Have we reached “peak sustainability”? It’s both an intriguing and worrisome idea — the notion that the much-hyped green business wave of the late 2000s has come and gone. But a day spent at the GreenBiz Forum in New York, where the idea of peak sustainability was bruited about, leads me to believe — and to hope — that we are nowhere near a peak.
Peak sustainability is a term coined by John Davies, a vice president and senior analyst at GreenBiz, who works with dozens of big companies. As part of the excellent State of Green Business 2013 report, John has tracked the hiring of sustainability professionals by big companies and found that it has leveled off in recent years. He wrote:
It appears the wave of major companies hiring their first full-time sustainability executives crested long ago. ... If hiring a senior executive to champion and coordinate sustainability efforts full-time is a leading indicator of future efforts, there’s a case to be made that such efforts may have plateaued. ... Could it be that pretty much everyone who’s coming to this party has already arrived?
Meantime, marketing and media devoted to corporate sustainability, as well as to all things green, appears to be slipping. The high-profile greening initiatives at GE, IBM and Walmart are a bit lower profile lately. Remember the cover story on global warming in, of all places, Sports Illustrated? That ran way back in 2007. If SI has returned to the topic, I missed it. Its parent company, Time Inc., laid off its sustainability team as the magazine business slumped.
But as the first day of the GreenBiz Forum unfolded, an array of speakers, including both senior executives from big companies and idealistic, young entrepreneurs, described how they are moving sustainability initiatives forward inside their organizations. Not fast enough, surely not boldly enough, but often in innovative ways that are likely to spread. Some examples:
Microsoft’s carbon fee: The technology giant has since last July imposed an internal carbon fee on all its divisions, requiring them to pay a “tax” for each ton of greenhouse gas emissions that they generate, whether by operating data centers, taking business trips or heating and cooling office buildings. Tamara (TJ) DiCaprio, Microsoft (Nasdaq: MSFT)’s senior director of carbon and energy, said the carbon fee is helping to focus executives throughout the company on efficiency, as well as creating a pool of revenue — roughly $10 million this year — that can be deployed to finance efficiency measures and buy renewable energy credits and offsets to help the company achieve its carbon-neutral goal.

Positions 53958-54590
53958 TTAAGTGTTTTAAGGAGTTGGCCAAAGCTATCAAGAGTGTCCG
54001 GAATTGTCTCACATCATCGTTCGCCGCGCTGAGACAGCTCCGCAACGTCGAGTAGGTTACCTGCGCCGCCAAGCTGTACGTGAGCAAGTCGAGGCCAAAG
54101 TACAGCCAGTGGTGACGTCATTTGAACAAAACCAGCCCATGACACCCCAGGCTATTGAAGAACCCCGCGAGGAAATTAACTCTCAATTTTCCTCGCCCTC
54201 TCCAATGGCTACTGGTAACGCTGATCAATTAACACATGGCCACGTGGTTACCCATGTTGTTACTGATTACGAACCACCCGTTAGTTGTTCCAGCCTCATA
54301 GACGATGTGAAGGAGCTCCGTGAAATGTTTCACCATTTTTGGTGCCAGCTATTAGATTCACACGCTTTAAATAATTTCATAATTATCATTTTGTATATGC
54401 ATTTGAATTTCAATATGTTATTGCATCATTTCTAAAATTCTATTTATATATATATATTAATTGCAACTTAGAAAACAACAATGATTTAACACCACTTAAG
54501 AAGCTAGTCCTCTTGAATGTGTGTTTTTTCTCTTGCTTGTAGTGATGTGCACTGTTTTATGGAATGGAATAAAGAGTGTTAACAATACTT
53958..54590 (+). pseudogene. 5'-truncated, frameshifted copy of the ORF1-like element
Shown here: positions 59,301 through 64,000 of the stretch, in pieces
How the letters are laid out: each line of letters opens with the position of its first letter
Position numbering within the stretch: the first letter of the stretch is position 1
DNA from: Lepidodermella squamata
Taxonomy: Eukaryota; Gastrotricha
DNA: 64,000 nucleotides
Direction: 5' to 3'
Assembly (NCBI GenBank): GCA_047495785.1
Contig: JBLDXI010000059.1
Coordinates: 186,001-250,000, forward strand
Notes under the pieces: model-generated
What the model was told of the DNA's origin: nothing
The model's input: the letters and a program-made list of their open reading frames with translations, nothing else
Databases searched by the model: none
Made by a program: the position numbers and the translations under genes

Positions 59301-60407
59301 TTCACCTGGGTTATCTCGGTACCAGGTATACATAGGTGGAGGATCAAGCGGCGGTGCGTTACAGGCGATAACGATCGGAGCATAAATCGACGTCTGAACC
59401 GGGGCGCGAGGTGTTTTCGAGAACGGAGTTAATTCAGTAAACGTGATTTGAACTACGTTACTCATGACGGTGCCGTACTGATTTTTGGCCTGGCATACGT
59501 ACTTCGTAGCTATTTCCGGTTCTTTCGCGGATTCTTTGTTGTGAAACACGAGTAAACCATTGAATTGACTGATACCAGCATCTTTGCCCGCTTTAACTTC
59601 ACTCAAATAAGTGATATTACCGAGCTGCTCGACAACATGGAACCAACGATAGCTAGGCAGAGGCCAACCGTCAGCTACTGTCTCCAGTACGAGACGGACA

Asking each division to pay a cost of carbon, she said, drives environmental accountability through the organization. “Suddenly, on their P&L [profit and loss statement], people see a carbon fee,” she said. How much is Microsoft charging per ton? She declined to be specific, saying only that “we started with a price that wouldn’t shock the system.” But she said the company projects that the $10 million in annual revenues generated by the fee is expected to grow to $50 million by 2020.
This is an innovative notion, and one that other companies — Shell and Disney, among them — have put into place. They’ll all be better prepared if governments around the world come to their senses and choose to price carbon. For more, here’s a recent GreenBiz interview with TJ.